By Dave Cullen.
Twelve, 417pp., $26.99.
The massacre at Columbine High School, whose 10th anniversary falls this month, remains the archetypal school shooting, even though its body count has since been surpassed by the horrific 2007 slaughter at Virginia Tech and two bloody incidents in Germany. Indeed, the slaying of 12 students and a teacher by Eric Harris and Dylan Klebold is etched so deeply in the public imagination that the event is now referred to simply as “Columbine.”
This mythical status has its roots in the way the killings were covered by the media, whose feverish speculation in the hours following the attack quickly became accepted as the gospel truth. Just about anyone within earshot of a television on that April day could feel as if they understood what happened: Two habitually bullied, sexually confused members of an occult teen gang, fed on a diet of violent video games and Marilyn Manson, took revenge by targeting their jock tormentors. Harris and Klebold were the dark agents of a youth culture run amok. And they could re-emerge at any time or place.
One of the virtues of Columbine, Dave Cullen’s gripping study of the massacre, is the way it defuses many of these myths. Mr. Cullen, a veteran reporter on the event whose work has appeared in the The Denver Post and Salon.com, maintains that the killers were very different creatures from those presented by a superficial media. For instance, although early conjecture pegged Harris and Klebold as members of the Trench Coat Mafia, a gothlike gang of spooky outcasts, this was simply not the case; both boys were a lot more integrated into the high school’s byzantine social structure than many believe, as indicated by the fact that Klebold attended the prom just three days before the spree.
“‘Outcast’ was a matter of perception,” Mr. Cullen asserts. “Kids who slapped that label on Eric and Dylan meant the boys rejected the preppy model, but so did hundreds of other kids at the school. Eric and Dylan had very active social calendars, and far more friends than the average adolescent. They fit in with a whole thriving subculture. Their friends respected one another and ridiculed the conformity of the vanilla wafers looking down on them. They had no desire to emulate the jocks. Could there be a faster route to boredom?”
There is also, according to Mr. Cullen, no proof that the spree was a reaction to bullying. In fact, there is plenty of evidence that the boys were bullies themselves, tormenting younger students; Harris waged a one-man crusade of intimidation against a former friend that was so intense it caused the boy’s parents to file numerous complaints with the local sheriff’s office. (These complaints, never properly dealt with, are an important part of Mr. Cullen’s charges of incompetence against local police.)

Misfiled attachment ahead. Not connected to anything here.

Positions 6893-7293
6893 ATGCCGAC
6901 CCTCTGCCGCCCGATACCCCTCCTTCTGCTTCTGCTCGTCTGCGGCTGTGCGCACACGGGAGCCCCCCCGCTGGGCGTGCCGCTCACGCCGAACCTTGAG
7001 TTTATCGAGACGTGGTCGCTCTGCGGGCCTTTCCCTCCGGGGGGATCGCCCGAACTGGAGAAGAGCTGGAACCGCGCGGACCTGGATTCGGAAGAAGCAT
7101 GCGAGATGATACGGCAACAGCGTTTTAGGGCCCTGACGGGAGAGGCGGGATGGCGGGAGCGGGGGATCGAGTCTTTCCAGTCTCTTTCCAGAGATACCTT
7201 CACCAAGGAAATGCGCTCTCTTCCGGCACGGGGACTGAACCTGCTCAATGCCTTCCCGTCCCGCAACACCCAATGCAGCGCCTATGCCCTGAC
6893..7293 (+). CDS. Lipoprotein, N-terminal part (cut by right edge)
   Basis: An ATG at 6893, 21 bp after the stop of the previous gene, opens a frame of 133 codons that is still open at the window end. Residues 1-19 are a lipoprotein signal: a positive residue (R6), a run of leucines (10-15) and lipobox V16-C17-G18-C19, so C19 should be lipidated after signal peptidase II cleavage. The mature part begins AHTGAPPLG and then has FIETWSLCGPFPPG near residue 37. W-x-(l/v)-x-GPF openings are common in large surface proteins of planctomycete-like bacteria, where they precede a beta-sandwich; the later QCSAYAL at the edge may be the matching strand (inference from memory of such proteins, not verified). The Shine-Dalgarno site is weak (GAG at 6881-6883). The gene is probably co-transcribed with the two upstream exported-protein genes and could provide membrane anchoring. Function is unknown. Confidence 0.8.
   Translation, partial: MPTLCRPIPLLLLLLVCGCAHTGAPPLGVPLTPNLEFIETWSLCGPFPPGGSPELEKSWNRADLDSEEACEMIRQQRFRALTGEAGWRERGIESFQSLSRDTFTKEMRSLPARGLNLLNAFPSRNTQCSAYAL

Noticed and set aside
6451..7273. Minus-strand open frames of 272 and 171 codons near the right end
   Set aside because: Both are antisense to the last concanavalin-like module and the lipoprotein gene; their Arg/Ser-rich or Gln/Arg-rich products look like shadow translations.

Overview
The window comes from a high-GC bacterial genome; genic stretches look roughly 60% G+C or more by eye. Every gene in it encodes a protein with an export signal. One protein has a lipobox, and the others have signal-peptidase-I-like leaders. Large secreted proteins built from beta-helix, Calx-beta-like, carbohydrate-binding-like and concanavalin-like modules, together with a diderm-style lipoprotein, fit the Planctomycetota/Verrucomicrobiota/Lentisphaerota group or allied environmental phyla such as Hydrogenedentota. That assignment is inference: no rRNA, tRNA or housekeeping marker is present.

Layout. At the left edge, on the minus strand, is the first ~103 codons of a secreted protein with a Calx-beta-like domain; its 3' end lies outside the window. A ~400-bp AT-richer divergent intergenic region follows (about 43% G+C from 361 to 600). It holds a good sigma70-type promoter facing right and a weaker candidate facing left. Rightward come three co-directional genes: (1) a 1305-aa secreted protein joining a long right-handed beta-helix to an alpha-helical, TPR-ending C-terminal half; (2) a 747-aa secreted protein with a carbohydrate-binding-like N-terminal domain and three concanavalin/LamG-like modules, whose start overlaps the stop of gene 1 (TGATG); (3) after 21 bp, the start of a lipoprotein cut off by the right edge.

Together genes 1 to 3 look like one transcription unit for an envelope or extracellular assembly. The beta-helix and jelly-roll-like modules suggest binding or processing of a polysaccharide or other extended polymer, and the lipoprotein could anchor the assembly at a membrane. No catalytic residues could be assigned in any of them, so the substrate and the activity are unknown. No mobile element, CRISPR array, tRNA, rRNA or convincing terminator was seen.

The common belief that Harris and Klebold sought revenge for bullying is further belied by the fact that their attack was never intended to feature a series of carefully targeted shootings. Instead, it was supposed to begin with the detonation of two large propane tanks in the middle of the packed cafeteria, which would have caused dozens, perhaps hundreds, of deaths. Guns were only brought along for a subsequent mopping-up operation. Their targets were not jocks or preppies or Christians or minorities, but everyone, from the football captains to Dylan’s prom date, from the principal to janitors.
“It had not really been intended as a shooting at all,” Mr. Cullen asserts. “Primarily, it had been a bombing that failed. … The media never shook it off. They saw what happened at Columbine as a shooting and the killers as outcasts targeting jocks. They filtered every new development through that lens.”
Another myth Mr. Cullen dispels is that the rampage stemmed from failings in the killers’ respective families. Polls conducted after the attack would name the parents as the chief culprits. “They dwarfed all other causes, blamed by 85 percent of the population in a Gallup poll. They had the additional advantage of being alive, to be pursued.” The author draws a very different picture. It will be difficult for any reader, especially those who are parents of teens, not to sympathize with Wayne Harris’ diligent attempts to discipline his unmanageable son, or the Klebolds’ efforts to deal with their boy’s crushing depression. These were not latchkey kids left to rot in basement rec rooms. They were the products of loving nuclear families. And still they slaughtered.